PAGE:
Psycho-Babble Medication | about biological treatments | Framed
This thread | Show all | Post follow-up | Start new thread | List of forums | Search | FAQ

Re: Hmmm: my two cents worth

Posted by Sean on November 10, 1999, at 11:46:08

In reply to Re: Hmmm: my two cents worth, posted by Adam on November 10, 1999, at 0:26:56

> >
> > But hey, I'm talking out my ass...
> >
> I guess that never stopped me :).
> I've been thinking more about the implications of increased neural stem cell proliferation
> rates, and the implications could be disturbing.
> Since we're all speculating wildly (as the investigators mentioned above clearly are) here's
> another thing I thought of...
> Stem cells exist all over the body. The paradigm is the hematopoietic stem cell that exists in
> the bone marrow, and neural stem cells from adult tissues have been grown in culture since the
> mid-90s. The first real evidence of a specific stem cell type doing its job in situ was reported
> in the journal Cell last January. They showed that ependymal cells (cells that line the
> ventricals) could divide and give rise to both neurons and glial cells (specifially astrocytes).
> These cells can migrate in response to signals both known and unknown and find their way to where
> they are needed (to form scar tissue in a spinal cord injury, for example, or replenish neurons
> in the olfactory bulb).
> All stem cells have the quality of being "multipotent": they divide and give rise to two new cells.
> One is another stem cell like itself, and the other is a cell that will terminally differentiate
> into a specific cell type. By "terminally differentiated" I mean that even if the cell can divide
> further, it will give rise only to cells just like itself. Neurons are "quiescent"; as far as we
> know, they don't divide at all.
> Stem cells keep dividing as long as they last. Now, all somatic cells (non-germ cells), including
> stem cells, can only divide so many times. All chromosomes in cells contain repetitive, GC-rich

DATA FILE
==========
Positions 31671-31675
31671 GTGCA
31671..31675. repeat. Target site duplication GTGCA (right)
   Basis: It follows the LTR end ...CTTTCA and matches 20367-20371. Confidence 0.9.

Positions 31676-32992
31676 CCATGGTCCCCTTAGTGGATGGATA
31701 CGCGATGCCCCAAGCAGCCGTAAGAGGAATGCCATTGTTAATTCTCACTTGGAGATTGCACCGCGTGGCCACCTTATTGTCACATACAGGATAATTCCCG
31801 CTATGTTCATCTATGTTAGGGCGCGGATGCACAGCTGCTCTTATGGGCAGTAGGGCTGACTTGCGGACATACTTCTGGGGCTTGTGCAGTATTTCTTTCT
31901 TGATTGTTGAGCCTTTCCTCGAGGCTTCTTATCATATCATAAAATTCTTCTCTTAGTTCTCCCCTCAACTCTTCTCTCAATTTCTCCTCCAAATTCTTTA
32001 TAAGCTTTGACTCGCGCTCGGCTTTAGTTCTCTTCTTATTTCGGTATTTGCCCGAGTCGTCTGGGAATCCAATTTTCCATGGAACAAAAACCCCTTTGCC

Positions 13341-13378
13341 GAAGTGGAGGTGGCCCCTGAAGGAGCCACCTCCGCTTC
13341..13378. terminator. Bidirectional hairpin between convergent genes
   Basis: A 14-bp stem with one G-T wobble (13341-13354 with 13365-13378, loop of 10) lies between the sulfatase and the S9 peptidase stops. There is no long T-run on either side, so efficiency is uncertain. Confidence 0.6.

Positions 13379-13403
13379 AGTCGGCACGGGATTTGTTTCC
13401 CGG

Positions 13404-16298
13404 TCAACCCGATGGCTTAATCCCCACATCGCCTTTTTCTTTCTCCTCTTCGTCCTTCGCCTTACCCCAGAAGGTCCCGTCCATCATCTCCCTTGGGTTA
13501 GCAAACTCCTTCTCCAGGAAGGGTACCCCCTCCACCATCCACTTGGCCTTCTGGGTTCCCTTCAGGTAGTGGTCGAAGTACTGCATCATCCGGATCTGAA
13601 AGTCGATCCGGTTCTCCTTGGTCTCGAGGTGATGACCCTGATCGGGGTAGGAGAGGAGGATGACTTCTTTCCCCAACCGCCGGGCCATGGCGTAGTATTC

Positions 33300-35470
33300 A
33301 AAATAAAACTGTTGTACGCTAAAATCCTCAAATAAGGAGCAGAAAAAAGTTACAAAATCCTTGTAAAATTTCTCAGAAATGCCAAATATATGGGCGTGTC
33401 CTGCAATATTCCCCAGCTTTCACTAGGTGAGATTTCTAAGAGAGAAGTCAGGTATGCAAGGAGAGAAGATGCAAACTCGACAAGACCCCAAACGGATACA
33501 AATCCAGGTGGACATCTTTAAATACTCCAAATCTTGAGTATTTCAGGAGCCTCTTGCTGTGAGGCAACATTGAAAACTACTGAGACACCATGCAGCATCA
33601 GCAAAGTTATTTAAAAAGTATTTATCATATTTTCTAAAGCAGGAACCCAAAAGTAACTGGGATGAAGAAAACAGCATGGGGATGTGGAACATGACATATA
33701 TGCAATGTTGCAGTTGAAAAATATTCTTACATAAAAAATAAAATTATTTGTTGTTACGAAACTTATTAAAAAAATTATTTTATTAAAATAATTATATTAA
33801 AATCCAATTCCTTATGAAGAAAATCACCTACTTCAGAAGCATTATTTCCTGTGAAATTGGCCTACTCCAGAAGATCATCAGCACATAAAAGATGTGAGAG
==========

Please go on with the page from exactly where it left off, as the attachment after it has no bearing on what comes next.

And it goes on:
> sequences of DNA stuck on on the ends of the molecule called telomeres. Telomeres are synthesised
> normally in somatic cells only during embryogenesis. Then enzyme that synthesizes them (telomerase)
> isn't active in somatic cells beyond this point. The telomeres function to keep the chromosome
> intact-they provide a sort of glue at the end that prevents it from unravelling and undergoing
> catastrophic rearrangements. The trouble is, every time a cell divides, it loses a bit of the telomere.
> Eventually, the telomere reaches a certain length, which is sensed by the cell. When the cell
> reaches this point, it commits suicide. This is an evolutionary consequence of aging. Every cell
> has this built-in clock, and it leads to death unless telomerase is active (only in germ cells and
> cancerous cells, which are immortal).
> If my understanding of neural stem cells is correct, they divide when needed to give rise to cells
> that go where they're needed (just like hematopoietic stem cells). It could very well be that the
> aging brain starts to decay because our complement of stem cells decreases (as it does in all tissues)
> as time passes and cells reach the end of their life span. This will happen sooner or later depending
> in part on how many times the cell has divided at a given time. If this rate of division is sped up,
> what could this mean? One possibility (and a scary one at that) is that, like the candle burning
> twice as bright half as long, you run out of neural stem cells earlier than you would have otherwise.
> While it's true you may have a few more neurons than the average person when you reach that point,
> if you have fewer stem cells later in life, you might not get the new growth that you need when and
> where you need it. If what these guys are saying about Prozac is true, I see this as a distincly
> possible scenerio, at least as possible as their functional association with antidepressant effect.
> It also could be true of any drug that boosts serotonin levels, if serotonin is in some way the trigger
> of a growth signal. This signal could just be mimicking stress (such as injury), and that's why these
> cells are dividing 60-some-odd% more.
> Kind of creepy, if you ask me.

I think you're right about the telomerase thing.
Basically it's the Hayflick limit being reached
prematurely right?

It is spooky, but not as spooky as killing




Post a new follow-up

Your message only Include above post

Notify the administrators

They will then review this post with the posting guidelines in mind.

To contact them about something other than this post, please use this form instead.


Start a new thread

Google www
Search options and examples
[amazon] for

This thread | Show all | Post follow-up | Start new thread | FAQ
Psycho-Babble Medication | Framed

poster:Sean thread:14806